They will be working to assess the feasibility of implementing a randomised control trial of financial incentives and design and conduct quantitative and qualitative studies about how environmental and policy interventions to promote walking, cycling and public transport are used, viewed, experienced and interpreted. They will be responsible for collecting both qualitative and quantitative data and analysing existing quantitative data from intervention providers.
- Closing date: 6 August 2019
- Interviews: week beginning 12 August
- Full details: www.jobs.cam.ac.uk/job/22344/
What makes young people GoActive?
Study hosts discussion event
GoActive is an intervention designed to increase physical activity in young people, aged 13 to 14 through increased peer support, self-efficacy, self-esteem and friendship quality.
The GoActive study team hosted a discussion event at the Møller Centre, Cambridge on 10 June which attracted delegates from a variety of fields including researchers, policymakers and practitioners.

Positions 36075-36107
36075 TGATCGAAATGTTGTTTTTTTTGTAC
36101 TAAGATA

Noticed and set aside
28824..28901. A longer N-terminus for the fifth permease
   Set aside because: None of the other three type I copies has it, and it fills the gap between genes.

The aim of the event was to provide insights into best practice for future school-based research and health promotion more broadly.
The main take home message was that a one sized approach for all schools may not be realistic and there is a need to work with schools on an individual basis to plan how to make physical activity a priority within that school.
- Read the full story
- Find out more about GoActive
- Paper: Adolescents’ perspectives on a school-based physical activity intervention: a mixed method study
Children from disadvantaged backgrounds and certain ethnic minorities do less vigorous physical activity
Children from disadvantaged backgrounds and certain ethnic minority backgrounds have lower levels of vigorous physical activity, according to research from CEDAR.